National Prosecuting Authority's reputation in tatters

Posted 29 May 2013 Written by Mandy Wiener
Category Justice

The reputation of the criminal justice system is in tatters following the repeated failures of the NPA in high-profile matters and prosecutor Glynnis Breytenbach’s suggestions of abuse of power and political interference, writes Mandy Wiener in The Daily Maverick.

On Monday Breytenbach was cleared of all disciplinary charges brought against her by her employer, the NPA. Furthermore, it was ruled she had been victimised and her constitutionally-enshrined right to privacy violated during the official investigation of the complaint against her. For justice to be seen to be done, however, the NPA now faces a test it dare not fail if it is to begin restoring its credibility and integrity: it must allow her to continue with all of her cases.

As advocate Selby Mbenenge handed down his ruling in prosecutor Glynnis Breytenbach’s official disciplinary inquiry yesterday, her colleagues in the VGM building watched the score tick over on Twitter from GB 1 – NPA 0 all the way to GB 15 – NPA 0, the final score.

It was a whitewash, a love game, in a year long clash which has seen no love lost between employer and employee. Mbenenge delivered the death blow, “In all these circumstances, the guilt of the employee on this plethora of charges has not been proven” and prosecutors fist-pumped the air in delight. Some had even snuck into the passage alongside the room where the judgment was being delivered, to eavesdrop on the verdict and hear it for themselves. For many at the National Prosecuting Authority, this decision was as much about them as it was about Breytenbach.

Her legal team put it most succinctly and appropriately in the very first paragraph of its final heads of argument to Mbenenge:
This is not an ordinary disciplinary enquiry. It does not merely concern the relationship between employer and employee. It concerns a conflict between a prosecutor who has acted with integrity and courage in the performance of her functions without fear, favour or prejudice, and some of her superiors bent on subverting the rule of law by protecting a senior police officer from prosecution. It thus does not merely concern Ms Breytenbach’s right to be vindicated. It also concerns the public interest in the vindication of the rule of law.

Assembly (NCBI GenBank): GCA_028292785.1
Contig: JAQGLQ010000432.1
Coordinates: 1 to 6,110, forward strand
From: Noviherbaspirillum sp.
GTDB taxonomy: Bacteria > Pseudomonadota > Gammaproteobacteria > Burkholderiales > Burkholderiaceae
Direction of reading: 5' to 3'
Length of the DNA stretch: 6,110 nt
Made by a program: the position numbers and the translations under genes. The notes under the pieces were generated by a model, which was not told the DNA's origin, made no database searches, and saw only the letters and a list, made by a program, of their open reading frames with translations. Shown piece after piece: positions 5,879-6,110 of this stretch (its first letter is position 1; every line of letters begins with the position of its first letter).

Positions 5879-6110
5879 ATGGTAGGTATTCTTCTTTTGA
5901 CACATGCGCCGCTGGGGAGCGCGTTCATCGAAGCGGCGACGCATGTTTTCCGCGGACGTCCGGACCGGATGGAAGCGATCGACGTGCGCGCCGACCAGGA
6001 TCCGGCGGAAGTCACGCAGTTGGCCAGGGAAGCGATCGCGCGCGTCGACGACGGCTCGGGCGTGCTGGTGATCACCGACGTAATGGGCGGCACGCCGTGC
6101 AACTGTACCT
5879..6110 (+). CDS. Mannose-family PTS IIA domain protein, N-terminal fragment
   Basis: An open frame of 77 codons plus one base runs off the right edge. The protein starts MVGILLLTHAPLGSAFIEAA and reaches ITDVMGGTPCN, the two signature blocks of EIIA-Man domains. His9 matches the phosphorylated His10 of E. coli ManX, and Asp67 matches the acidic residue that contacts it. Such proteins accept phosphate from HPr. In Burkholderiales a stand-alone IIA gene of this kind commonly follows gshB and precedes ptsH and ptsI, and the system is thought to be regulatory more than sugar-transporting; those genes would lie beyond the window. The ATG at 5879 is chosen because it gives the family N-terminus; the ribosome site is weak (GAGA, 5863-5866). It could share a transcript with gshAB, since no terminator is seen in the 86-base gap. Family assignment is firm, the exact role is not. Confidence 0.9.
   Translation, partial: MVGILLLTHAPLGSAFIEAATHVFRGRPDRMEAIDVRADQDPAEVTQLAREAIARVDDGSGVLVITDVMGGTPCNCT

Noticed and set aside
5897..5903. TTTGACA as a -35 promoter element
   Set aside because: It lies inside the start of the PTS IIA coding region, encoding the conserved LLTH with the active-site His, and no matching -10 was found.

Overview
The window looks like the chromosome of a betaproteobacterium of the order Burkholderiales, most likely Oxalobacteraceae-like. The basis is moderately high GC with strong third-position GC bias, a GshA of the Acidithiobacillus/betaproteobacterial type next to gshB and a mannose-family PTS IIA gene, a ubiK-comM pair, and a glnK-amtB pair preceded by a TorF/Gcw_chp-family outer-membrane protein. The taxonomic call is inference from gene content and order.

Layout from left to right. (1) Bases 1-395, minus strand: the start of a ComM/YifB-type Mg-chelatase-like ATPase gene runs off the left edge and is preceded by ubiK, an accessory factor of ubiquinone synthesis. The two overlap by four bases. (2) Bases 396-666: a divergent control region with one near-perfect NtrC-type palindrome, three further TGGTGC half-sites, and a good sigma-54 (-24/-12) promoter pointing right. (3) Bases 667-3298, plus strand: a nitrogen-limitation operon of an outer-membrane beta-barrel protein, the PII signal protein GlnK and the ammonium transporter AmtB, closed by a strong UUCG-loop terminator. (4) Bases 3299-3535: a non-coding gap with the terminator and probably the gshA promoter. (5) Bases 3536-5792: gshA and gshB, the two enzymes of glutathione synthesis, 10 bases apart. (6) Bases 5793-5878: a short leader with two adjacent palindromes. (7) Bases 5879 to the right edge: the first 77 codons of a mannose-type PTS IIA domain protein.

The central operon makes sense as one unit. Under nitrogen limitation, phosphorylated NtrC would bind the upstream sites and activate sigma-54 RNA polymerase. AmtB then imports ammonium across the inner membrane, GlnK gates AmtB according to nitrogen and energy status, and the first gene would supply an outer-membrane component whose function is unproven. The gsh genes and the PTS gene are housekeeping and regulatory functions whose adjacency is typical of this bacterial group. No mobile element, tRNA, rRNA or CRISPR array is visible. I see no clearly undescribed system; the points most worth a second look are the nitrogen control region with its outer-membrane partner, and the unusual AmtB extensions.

The case of Glynnis Breytenbach is famously complex and over the year that I spent reporting on it, I dubbed it #SAsMostComplicatedStoryYouShouldCareAbout. In short, Breytenbach, the regional head of the Specialised Commercial Crimes Unit (SCCU), was accused of showing bias towards Kumba Iron Ore in the Sishen mining rights case in Kimberley. It was an ugly mining brawl involving a politically connected mining house, clandestine tape recordings, private investigators and forged documents.

She was suspended on the basis of a complaint laid against her by the Gupta/Zuma associated Imperial Crown Trading, the accused in the matter. But Breytenbach, a feisty and abrasive customer, believed the acting head of the NPA, Nomgcobo Jiba, and the national head of the SCCU, Lawrence Mrwebi, were merely using that complaint as an excuse to get her out the way so she wouldn’t pursue the prosecution of their friend, former Crime Intelligence head Richard Mdluli. The trio have a long history and debts were being called in.

According to Breytenbach, there was gross abuse of power in pursuit of political interests and an undermining of the very principle that underpins prosecutorial independence – to prosecute without fear, favour or prejudice. She reckoned she was being hit by trumped up charges to keep her out the way and it looked bad.

Continues at source.

Here's another interesting take on the case from Business Day

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